Obtaining service connected disability benefits from the VA can be a long and tedious process.
The sheer volume of cases currently before the VA makes it such that a new claim may take well over a
year before it is even seen by VA officials. While there is little that can be done to eliminate this long
wait, there are important steps that can be taken before filing your claim that can help you obtain a
successful result once your case is decided.
This brochure will cover the basic requirements needed to win your Veterans Disability Claim, and
provide you the information you need to determine:
1.) If you qualify for Veterans Disability Service Connected Injuries?
2.) How to obtain evidence of your military injuries?
3.) How to use the evidence to obtain a monthly payment from the Department of Veterans Affairs
for service connected disabilities and how much will you receive?
4.) How to actually file a claim for veteran’s service connected disability?
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Ask three people to define a veteran and you might get three different answers. Some will say it
is a soldier who spent their entire career in the military and retired to a full pension. Some might say it
is a soldier that served in combat warzone environment. Others might say it is anyone who served in
the military, regardless of whether it was the active military or the reserve.
For purposes of determining Veterans Disability Benefits, parts of the three above answers are
correct. When determining veterans benefits, a veteran is a person who:
Has served in the active military – (either the Army, Navy, Marine’s, or Air Force): AND
2. Served at least 24 continuous months; AND
3. Was discharged under conditions other than dishonorable
Additionally, members of the reserves are defined as veterans only if they were activated for
FEDERAL service for any length of time and completed it.
Finally, note that the 24 month requirement for active duty or the completion of federal service
for reserve components can be waived if the soldier incurred an injury in the line of duty that prevented
the completion of either.
Once you have established that you are a veteran under the above criteria, you next need to
show that you have a service connected injury. A service connected injury is one of the following:
1. You suffered the injury during your time in the military in the performance of your job. For
example, combat related injuries would fall under this category, however, injuries that occurred
stateside during training, day-to-day military activities, or Physical Training (PT) would also
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2. An injury that has occurred in your post military life that was caused by something that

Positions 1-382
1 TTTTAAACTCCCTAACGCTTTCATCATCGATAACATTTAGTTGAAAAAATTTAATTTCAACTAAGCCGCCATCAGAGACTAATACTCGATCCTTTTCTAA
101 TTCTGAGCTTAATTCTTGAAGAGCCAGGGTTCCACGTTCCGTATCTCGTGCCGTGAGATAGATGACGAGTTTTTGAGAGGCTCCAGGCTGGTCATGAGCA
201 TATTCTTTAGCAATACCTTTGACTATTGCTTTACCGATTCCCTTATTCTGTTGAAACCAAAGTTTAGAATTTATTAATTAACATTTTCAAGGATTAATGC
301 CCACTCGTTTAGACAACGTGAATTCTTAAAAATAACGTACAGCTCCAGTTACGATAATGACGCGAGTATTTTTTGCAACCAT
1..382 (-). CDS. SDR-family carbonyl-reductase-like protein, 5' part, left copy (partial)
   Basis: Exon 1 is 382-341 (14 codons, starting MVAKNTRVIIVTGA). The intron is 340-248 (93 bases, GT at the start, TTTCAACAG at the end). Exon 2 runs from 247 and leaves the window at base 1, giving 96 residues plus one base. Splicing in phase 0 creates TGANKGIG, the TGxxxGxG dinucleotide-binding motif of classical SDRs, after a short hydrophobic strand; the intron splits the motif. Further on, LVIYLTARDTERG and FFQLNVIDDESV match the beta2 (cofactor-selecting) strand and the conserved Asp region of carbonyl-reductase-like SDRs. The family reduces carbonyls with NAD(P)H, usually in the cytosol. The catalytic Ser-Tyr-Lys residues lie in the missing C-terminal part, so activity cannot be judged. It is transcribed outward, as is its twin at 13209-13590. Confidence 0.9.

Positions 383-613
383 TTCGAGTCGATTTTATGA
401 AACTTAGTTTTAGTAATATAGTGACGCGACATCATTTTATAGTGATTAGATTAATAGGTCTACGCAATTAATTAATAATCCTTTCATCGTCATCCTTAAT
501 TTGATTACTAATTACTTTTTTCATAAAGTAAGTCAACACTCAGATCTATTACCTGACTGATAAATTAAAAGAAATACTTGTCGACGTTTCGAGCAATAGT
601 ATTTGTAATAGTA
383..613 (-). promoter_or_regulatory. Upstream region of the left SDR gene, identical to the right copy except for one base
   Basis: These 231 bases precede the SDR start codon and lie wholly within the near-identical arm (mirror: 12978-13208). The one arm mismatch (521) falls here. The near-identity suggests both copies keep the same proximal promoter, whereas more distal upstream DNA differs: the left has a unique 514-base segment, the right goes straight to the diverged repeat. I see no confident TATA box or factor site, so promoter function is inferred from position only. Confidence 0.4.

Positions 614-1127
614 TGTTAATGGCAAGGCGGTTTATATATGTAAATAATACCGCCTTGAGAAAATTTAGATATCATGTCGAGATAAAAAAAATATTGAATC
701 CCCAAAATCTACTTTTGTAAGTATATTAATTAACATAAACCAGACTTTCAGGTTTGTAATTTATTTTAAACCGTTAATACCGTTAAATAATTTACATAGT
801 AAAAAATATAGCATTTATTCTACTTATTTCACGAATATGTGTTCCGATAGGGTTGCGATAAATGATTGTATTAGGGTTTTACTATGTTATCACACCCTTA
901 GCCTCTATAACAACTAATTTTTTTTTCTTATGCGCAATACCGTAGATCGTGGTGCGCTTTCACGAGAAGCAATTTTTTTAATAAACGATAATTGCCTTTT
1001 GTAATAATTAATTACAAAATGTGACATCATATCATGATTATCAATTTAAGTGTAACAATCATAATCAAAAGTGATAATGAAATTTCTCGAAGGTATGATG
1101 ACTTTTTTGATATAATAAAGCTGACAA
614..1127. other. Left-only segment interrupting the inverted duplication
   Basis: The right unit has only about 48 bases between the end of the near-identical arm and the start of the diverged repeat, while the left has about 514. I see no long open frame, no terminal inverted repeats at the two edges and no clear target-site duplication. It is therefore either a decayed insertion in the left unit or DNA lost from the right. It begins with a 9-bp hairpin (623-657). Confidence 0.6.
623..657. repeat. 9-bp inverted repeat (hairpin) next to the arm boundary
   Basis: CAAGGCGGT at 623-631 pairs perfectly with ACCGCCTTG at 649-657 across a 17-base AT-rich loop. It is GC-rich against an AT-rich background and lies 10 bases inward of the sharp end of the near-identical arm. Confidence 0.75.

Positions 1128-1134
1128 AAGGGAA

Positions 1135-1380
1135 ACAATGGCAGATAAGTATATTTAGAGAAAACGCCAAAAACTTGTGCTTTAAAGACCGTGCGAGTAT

happened while you were in the military. For example, if you were involved in combat
operations, and years after returning home you suffered from Post Traumatic Stress Disorder
(more on this below), you would fall under this category.
3. An injury that was the result of negligent VA Health Care System. A real life example of this is
currently on display in the state of Florida and other states. In Florida, a VA dentist may have
exposed his patients to the HIV virus due to unsanitary conditions. This is an extreme case of
negligent VA care.
4. An injury that was caused by a service connected injury. For example, if you suffered a service
connected foot injury that caused you to walk in an abnormal manner, this foot injury may soon
lead to ankle problems. In this case, the ankle injury would be eligible for service connected
disability even though it was not injured or caused while in the military.
Many veterans know they have a service connected injury, but it is not enough to simply ask the
VA for compensation. Instead, the injury must be proven. Once it comes to this step, an attorney can
be very helpful. The process of proving the injury involves many steps. These steps will be simplified in
this brochure, but make no mistake, they can be difficult, time consuming, and complicated.
To prove your service connected injury you MUST:
Have a current diagnosis of the disability
2. Have proof of its onset during a qualifying period
3. Have “nexus evidence.” - This is defined as a causal relationship between the diagnosis and
the onset.
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Some injuries that are suffered by a veteran are presumed to be service connected and they do
not have to prove the above listed elements.
Common examples of these injuries are:
Chronic diseases that manifest within one year of discharge – includes diabetes, arthritis,
epilepsy, leukemia, and psychosis
2. Tropical diseases – cholera, dysentery, and malaria that manifests within seven years of
3. POWs – peptic ulcer, peripheral neuropathy, psychosis, and heart disease that manifest
within seven years of discharge
4. Radiation exposure, multiple sclerosis, and ALS that manifests within seven years of
Agent Orange
Agent Orange is also a presumptive condition, but it falls under a separate class of rules. Agent
Orange was a chemical used by the United States Military during the Vietnam War. Its purpose was
similar to that of a weed killer. It was sprayed into the Vietnam jungles in order to kill the terrain and
make it easier for the United States military to conduct combat operations. The name originated
because it was carried in large orange barrels, and hence was given the name “Agent Orange” by
American soldiers.
Unfortunately, Agent Orange turned out to be extremely poisonous. Soldiers who touched it,
breathed it, or drank water that was exposed to it, later suffered from cancer and other deadly diseases.